WXXI AM News

Megan Mack

Connections Producer

Megan Mack the producer of Connections with Evan Dawson and Unleashed: The Pet Show. She joined the WXXI News team from WHEC-TV, where she produced newscasts and The Olympic Zone, and from the University of Rochester, where she served as an assistant director of public relations. Her background extends to television sports and entertainment, and to communications and social media management for non-profits.

Megan earned her B.S. in Television-Radio-Film from the S.I. Newhouse School of Public Communications, and her B.A. in Italian Language, Literature, and Culture from the College of Arts and Sciences at Syracuse University. She is also a graduate of The Second City’s Conservatory program.

Ways to Connect

The Trump administration has argued that laws covering bias at work do not include or cover LGBTQ issues. This is, to say the least, perceived as a significant threat in the LGBTQ community.

We focus on what the law does and does not do, and we talk about LGBTQ history in Rochester. Guests:

  • Rowan Collins, educator with the Out Alliance
  • Bob Crystal, founder of the Gay Alliance of the Genesee Valley, now known as the Out Alliance
  • Matt Haag, member of Rochester City Council

Buzzfeed's Ben Smith, among other writers, are saying that Big Tech is in trouble. He says Facebook and Google are too big, too powerful, too complacent -- and soon, both consumers and Congress will come for them.

Is he right? Is Facebook primed for a fall? We discuss a future in which Facebook falls, Google shrinks, and everyone posts fewer status updates. Our guests:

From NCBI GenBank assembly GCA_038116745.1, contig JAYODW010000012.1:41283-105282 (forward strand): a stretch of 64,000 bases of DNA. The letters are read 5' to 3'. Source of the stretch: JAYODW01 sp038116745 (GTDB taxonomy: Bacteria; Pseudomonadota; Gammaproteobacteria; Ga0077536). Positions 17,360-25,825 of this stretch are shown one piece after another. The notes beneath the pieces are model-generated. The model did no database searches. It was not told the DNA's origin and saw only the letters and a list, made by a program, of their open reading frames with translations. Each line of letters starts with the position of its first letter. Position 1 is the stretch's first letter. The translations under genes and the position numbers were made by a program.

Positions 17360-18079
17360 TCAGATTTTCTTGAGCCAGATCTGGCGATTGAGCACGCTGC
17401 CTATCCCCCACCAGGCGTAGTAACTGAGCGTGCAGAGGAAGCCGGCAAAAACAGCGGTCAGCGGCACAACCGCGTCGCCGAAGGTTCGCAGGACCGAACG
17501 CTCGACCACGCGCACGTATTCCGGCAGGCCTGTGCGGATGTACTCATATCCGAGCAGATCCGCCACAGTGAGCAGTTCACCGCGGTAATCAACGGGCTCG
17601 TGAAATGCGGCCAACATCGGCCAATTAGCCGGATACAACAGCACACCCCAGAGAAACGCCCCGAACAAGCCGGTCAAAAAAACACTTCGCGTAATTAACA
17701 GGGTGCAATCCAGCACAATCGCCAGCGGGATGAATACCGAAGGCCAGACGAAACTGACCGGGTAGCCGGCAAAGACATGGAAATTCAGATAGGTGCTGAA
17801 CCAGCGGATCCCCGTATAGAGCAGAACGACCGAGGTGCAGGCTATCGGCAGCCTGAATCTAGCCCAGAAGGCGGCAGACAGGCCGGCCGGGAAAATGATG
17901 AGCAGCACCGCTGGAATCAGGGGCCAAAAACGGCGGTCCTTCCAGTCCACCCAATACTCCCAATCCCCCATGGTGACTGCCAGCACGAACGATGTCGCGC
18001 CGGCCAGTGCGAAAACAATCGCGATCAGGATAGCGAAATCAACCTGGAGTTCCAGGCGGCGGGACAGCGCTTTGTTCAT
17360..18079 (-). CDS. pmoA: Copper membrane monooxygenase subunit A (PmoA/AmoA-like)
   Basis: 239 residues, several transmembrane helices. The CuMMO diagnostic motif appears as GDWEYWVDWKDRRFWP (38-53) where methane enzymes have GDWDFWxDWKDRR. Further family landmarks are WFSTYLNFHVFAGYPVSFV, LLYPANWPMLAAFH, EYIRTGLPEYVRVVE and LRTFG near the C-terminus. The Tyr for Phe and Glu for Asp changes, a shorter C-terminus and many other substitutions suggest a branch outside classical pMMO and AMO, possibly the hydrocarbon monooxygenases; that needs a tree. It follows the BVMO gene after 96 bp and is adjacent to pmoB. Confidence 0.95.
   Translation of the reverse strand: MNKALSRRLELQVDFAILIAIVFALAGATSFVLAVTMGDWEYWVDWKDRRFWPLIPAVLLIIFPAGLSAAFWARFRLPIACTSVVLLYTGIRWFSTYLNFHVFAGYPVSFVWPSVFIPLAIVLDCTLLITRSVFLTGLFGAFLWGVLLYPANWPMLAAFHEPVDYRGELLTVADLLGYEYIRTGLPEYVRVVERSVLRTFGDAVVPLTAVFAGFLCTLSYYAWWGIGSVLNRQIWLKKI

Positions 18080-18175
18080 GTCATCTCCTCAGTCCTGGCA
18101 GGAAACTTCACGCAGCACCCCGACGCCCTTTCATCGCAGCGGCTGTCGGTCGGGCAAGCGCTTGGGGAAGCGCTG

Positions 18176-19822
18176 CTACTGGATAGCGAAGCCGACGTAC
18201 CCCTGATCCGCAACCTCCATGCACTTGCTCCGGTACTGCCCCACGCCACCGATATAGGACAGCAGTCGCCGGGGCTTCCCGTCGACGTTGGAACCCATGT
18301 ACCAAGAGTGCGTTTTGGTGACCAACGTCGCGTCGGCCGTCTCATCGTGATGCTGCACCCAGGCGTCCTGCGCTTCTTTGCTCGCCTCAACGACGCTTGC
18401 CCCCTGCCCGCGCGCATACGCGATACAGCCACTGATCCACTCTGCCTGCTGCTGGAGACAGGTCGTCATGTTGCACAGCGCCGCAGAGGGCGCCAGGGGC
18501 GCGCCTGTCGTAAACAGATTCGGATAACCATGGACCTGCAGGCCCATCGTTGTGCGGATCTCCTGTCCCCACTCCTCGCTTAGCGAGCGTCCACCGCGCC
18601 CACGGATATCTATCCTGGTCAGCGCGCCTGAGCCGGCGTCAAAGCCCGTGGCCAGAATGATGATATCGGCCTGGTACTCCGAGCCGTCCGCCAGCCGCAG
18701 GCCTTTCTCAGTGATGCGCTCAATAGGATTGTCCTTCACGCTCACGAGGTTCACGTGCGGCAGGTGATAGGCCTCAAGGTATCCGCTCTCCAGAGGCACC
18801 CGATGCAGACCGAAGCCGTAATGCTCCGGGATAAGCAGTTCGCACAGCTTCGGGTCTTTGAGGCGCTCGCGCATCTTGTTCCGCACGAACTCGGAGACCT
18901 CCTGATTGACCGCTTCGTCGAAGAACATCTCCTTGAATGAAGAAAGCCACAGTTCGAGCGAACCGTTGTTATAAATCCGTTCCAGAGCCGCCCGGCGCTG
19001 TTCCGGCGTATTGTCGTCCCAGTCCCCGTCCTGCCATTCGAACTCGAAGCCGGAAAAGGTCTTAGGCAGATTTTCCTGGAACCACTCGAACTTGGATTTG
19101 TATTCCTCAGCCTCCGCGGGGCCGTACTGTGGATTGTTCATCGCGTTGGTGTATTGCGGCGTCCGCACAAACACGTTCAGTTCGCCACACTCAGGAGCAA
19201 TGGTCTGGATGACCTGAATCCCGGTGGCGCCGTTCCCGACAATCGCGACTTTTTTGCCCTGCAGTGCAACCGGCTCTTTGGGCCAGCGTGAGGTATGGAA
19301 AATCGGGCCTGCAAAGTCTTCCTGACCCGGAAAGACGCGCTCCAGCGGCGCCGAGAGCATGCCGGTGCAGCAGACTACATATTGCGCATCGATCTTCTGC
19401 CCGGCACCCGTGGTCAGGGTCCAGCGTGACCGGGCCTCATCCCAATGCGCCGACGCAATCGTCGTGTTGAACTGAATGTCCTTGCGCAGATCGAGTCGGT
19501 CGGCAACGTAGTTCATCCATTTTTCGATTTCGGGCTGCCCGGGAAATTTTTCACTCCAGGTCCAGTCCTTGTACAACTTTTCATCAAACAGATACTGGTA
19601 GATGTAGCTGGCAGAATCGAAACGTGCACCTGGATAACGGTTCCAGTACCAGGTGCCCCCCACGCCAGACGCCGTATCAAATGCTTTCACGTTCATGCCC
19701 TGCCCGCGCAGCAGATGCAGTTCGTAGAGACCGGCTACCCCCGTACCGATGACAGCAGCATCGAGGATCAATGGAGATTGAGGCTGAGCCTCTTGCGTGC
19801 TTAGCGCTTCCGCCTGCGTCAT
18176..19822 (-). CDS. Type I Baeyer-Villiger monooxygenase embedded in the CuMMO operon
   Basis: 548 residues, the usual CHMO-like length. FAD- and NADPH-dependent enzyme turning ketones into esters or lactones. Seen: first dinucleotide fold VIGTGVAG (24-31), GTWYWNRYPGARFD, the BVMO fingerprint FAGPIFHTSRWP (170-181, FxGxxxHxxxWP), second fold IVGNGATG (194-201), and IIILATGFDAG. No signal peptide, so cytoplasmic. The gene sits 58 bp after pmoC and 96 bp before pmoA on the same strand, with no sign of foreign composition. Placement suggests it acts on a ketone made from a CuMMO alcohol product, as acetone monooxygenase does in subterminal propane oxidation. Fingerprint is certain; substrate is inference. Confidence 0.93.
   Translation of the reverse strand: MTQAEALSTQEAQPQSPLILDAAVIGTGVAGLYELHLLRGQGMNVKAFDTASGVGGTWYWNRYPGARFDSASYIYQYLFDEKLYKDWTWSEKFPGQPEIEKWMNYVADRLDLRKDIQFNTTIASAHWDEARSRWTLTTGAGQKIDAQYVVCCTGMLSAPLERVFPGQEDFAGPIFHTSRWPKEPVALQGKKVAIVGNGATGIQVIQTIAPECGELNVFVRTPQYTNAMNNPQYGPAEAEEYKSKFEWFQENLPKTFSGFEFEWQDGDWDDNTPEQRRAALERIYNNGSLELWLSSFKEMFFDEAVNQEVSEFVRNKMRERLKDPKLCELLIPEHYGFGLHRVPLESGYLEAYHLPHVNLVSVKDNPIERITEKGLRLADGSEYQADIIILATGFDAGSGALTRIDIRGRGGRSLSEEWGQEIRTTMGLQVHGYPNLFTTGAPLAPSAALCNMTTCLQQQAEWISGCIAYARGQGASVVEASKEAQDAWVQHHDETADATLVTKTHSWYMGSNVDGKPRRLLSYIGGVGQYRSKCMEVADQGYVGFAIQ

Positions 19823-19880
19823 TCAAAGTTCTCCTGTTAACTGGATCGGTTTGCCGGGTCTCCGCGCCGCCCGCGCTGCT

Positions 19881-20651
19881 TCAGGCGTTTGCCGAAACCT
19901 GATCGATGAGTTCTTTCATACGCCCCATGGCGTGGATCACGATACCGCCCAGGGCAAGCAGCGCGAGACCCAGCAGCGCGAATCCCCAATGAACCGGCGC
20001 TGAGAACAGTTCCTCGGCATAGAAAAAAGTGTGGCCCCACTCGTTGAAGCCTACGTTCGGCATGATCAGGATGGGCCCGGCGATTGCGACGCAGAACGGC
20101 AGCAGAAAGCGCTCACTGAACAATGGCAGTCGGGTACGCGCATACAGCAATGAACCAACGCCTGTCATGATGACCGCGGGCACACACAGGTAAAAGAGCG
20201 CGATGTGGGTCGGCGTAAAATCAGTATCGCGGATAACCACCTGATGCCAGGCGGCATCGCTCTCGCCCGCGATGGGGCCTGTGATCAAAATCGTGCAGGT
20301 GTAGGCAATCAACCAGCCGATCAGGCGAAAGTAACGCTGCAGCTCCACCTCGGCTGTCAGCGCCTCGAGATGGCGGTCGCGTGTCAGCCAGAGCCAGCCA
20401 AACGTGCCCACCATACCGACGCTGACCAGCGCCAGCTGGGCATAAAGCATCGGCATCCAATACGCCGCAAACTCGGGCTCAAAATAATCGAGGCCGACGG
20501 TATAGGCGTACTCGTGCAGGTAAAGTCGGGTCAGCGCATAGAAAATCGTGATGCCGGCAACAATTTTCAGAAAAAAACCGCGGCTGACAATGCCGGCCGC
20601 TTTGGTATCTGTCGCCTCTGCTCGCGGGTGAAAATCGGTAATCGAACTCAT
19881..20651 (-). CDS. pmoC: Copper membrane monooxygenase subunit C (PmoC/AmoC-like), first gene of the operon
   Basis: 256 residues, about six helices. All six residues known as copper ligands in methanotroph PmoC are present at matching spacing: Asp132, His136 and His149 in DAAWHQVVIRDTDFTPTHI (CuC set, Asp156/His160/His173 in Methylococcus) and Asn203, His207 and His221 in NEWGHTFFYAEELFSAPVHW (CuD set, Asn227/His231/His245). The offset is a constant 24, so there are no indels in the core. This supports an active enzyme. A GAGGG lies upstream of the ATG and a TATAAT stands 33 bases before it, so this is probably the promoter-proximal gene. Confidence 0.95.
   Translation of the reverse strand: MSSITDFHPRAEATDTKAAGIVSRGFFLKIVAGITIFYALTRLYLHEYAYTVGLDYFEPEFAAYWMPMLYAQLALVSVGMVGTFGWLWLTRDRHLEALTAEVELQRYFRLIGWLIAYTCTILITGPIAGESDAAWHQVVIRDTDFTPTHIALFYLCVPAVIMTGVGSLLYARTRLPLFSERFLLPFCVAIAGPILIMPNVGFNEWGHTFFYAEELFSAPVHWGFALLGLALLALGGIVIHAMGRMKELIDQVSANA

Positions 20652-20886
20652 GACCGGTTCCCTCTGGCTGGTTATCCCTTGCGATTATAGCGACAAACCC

• Scott Malouf, attorney whose work focuses on the intersection between social media and the law
  • Mike Johansson, lecturer at RIT and social media consultant with Fixitology

First hour: Is Big Tech too big?

Second hour: How Title VII issues impact the LGBTQ community

Salva Dut is the founder of Water for South Sudan. He's one of the 17,000 Lost Boys of Sudan who fled his village when war ravaged the country between 1983 and 2005. Dut walked thousands of miles from his home to Ethiopia, and then to Kenya, where he lived in refugee camps for years. In 1996, he came to the United States as a refugee, and realized how many Americans take food and water for granted. Back in Sudan, villagers must walk miles every day just to gain access to clean water.

Dut made it his mission to help improve conditions for people in South Sudan. In 2003, he formally established Water for South Sudan, a non-profit which drills wells for villages. Dut is in Rochester for several events at Monroe Community College, but first, he shares his story on Connections. In studio:

  • Salva Dut, founder of Water for South Sudan
  • Lynn Malooly, executive director of Water for South Sudan

Be honest: When you think of a family in poverty, or a single mother in poverty, is it easy to think that you've made some good decisions in your life, and if people in poverty made better decisions, they would be where you are?